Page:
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I have a 2013 GV3 and have installed bash plates to enhance it's off road capability, which they certainly have done.
I just had the 30,000k service and vehicle came back sounding like the gearbox and transfer case were about to self destruct.
Not having had time to investigate myself, I followed the garages advice and organised to send the car back on a tow truck so as to stop any possible further damage to the transmission.
The pick up was planned for the next morning so before the truck came I took of the bash plates but didn't drive the car. My idea was that I would make it easier to access the transmission and transfer case to find the transmission fault.

After the car was checked by the dealer they reported no noise and transmission and transfer case all OK. They were right no noise, all nice and quiet and no problems with the auto or transfer case.

Discovered that the bolts on the bash plates had been mixed up when they were refitted after the service - one or more of the longer bolts supplied were fitted into the spots where previously short bolts had been fitted and these longer bolts were therefore touching a moving part sending a terrible vibration through the whole car and giving the impression that the transfer case was about to self destruct.

So if you fit bash plates make sure that the bolts are the right length, that the plates cannot rub, touch or connect to any moving or rubber mounted parts.
An expensive lesson for me as I ended up picking up the bill for the Tow Truck - $285 out of pocket that was not the garages fault as the bolts supplied with the bash plates were a mixed lot of which some were unnecessarily long.
 

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I'll ask the question...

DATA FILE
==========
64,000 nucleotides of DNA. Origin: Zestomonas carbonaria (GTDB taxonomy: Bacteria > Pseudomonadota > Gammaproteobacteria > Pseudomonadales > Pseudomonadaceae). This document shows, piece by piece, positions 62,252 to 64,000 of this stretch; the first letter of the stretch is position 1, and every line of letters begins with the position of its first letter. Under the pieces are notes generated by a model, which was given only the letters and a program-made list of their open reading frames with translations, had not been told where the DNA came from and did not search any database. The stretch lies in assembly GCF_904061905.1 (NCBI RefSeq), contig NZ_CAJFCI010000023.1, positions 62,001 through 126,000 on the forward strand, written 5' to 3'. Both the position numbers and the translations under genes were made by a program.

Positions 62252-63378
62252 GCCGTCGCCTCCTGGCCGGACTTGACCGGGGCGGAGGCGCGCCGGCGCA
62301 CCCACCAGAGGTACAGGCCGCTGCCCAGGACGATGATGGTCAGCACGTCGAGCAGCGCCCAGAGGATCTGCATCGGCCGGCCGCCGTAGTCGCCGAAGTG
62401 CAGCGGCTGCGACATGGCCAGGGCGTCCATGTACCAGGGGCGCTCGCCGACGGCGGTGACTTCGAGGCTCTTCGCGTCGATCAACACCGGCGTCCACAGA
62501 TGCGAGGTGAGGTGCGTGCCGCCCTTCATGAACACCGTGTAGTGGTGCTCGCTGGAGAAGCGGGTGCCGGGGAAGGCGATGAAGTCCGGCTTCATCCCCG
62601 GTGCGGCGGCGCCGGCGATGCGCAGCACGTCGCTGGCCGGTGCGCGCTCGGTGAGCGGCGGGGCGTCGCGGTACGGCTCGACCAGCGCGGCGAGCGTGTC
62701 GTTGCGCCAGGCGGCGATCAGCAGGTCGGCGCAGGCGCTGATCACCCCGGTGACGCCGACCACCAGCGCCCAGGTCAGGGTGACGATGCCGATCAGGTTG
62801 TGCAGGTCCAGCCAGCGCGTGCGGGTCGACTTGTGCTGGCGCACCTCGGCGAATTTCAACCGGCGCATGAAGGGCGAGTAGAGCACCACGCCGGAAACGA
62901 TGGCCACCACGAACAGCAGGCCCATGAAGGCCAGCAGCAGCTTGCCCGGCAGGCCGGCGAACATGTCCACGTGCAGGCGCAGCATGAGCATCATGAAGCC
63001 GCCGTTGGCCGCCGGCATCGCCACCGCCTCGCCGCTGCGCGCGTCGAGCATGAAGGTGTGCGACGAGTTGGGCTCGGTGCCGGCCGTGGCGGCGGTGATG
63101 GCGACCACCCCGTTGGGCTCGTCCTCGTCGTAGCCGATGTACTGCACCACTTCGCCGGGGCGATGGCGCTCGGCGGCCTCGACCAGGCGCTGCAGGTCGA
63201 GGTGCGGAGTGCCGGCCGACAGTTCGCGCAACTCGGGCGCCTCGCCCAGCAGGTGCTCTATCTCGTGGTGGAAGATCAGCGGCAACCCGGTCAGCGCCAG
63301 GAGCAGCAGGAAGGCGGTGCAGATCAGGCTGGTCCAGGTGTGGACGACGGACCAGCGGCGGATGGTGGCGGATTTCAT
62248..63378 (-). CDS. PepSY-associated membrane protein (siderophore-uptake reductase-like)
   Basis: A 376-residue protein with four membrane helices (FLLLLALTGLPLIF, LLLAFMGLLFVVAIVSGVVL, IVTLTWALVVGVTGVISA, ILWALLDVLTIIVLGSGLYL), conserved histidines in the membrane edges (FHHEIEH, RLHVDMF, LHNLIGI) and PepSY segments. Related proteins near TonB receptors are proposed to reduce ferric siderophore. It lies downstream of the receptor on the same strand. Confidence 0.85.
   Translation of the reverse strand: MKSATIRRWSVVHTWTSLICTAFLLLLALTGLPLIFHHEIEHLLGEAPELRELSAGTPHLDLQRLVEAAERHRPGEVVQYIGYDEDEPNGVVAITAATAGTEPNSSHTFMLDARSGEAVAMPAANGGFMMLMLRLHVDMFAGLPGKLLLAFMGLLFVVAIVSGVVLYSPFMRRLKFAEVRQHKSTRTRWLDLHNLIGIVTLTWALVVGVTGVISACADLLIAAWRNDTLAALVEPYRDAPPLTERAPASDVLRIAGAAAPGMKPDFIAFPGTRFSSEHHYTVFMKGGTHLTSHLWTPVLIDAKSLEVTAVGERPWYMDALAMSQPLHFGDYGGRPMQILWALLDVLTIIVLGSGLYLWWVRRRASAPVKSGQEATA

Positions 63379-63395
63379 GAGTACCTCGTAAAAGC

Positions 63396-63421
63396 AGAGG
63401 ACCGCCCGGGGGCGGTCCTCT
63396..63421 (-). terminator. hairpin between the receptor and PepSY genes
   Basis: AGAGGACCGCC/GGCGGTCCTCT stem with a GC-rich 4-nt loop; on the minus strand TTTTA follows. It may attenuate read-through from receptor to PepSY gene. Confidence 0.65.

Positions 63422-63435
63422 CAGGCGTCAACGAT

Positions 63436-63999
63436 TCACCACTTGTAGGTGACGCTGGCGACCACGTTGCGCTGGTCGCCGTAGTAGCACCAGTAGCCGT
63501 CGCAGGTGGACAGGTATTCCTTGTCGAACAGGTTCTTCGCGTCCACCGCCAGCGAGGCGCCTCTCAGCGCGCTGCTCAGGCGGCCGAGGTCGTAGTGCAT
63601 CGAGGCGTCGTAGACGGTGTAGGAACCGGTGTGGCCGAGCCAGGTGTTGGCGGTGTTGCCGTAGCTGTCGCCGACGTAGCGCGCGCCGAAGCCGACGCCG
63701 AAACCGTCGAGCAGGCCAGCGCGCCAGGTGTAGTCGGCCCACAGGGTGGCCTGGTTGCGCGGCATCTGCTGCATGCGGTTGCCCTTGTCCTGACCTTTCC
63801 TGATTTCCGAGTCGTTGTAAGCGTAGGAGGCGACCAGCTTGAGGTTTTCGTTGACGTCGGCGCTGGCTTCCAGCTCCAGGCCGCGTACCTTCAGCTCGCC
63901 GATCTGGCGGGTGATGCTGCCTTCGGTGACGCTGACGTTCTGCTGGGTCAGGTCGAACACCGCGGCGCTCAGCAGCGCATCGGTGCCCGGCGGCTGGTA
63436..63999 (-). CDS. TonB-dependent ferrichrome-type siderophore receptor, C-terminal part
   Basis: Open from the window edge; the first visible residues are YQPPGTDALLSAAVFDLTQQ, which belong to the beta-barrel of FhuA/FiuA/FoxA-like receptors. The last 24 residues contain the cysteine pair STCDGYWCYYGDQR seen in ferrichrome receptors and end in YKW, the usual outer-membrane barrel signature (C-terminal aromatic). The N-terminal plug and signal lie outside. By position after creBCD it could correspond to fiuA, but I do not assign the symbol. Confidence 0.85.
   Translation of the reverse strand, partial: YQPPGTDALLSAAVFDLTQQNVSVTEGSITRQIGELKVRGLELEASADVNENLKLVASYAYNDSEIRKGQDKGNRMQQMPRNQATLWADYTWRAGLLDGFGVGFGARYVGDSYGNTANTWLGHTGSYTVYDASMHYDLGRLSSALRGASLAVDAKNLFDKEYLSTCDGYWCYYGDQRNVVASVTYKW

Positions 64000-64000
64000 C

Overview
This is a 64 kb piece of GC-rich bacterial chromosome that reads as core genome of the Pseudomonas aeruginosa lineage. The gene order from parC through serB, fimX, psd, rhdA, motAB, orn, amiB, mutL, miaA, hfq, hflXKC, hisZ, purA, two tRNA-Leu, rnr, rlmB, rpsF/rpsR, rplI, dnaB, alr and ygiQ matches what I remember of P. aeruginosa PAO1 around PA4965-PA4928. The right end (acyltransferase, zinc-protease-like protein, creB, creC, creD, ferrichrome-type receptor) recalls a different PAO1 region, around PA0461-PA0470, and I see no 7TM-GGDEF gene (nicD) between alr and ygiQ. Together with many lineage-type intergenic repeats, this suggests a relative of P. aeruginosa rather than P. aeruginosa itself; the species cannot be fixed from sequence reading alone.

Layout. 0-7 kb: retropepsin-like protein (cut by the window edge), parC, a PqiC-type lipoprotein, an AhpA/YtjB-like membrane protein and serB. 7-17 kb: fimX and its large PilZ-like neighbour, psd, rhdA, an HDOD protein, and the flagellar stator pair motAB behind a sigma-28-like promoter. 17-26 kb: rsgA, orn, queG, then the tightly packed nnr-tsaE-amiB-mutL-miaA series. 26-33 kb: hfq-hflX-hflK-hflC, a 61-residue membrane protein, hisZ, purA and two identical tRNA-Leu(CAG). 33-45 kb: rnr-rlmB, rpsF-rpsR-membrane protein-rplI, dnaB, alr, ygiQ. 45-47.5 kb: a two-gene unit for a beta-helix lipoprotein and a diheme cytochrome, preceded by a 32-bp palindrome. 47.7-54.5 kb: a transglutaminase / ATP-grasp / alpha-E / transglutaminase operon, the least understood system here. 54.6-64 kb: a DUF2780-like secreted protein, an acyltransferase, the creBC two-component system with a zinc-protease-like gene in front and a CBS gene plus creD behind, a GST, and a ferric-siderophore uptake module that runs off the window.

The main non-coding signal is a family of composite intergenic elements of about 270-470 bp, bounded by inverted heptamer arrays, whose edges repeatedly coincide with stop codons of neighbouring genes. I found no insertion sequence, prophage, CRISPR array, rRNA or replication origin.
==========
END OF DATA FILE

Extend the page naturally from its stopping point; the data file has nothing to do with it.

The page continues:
How was this not the garage's fault - based solely on the fact that the car was not making any noise when left with them, and was noisy when returned?

Who removed the bash plates and refitted them - was it not the garage?
Who removed the bolts and replaced them incorrectly - was it not the garage?

You've already learned that a simple thing like the length of a bolt can make a difference, a competent mechanic or technician should be able to observe when a bolt that he removes is different, and should be able to put that longer bolt back in the location from which he removed it.

You were probably lucky in that a noisy vehicle was the only problem resulting from the garage's mistake - but it could have been a lot worse - a long bolt inserted in a location where it bottoms in a casting can break the casting when it is torqued, it can also result in the part being secured being loose - a short bolt correctly torqued, but having too few threads engaged can fail because it is incorrectly stressed.

This is not limited to bolts securing accessories - vehicle manufacturers also use bolts of different lengths - one place you'll usually find this is the bell housing attachment bolts.

Just my opinion, but, having mixed up the bolts, the garage is responsible - for labor, for any damaged parts, and also the cost of the tow, especially since they recommended it.
 
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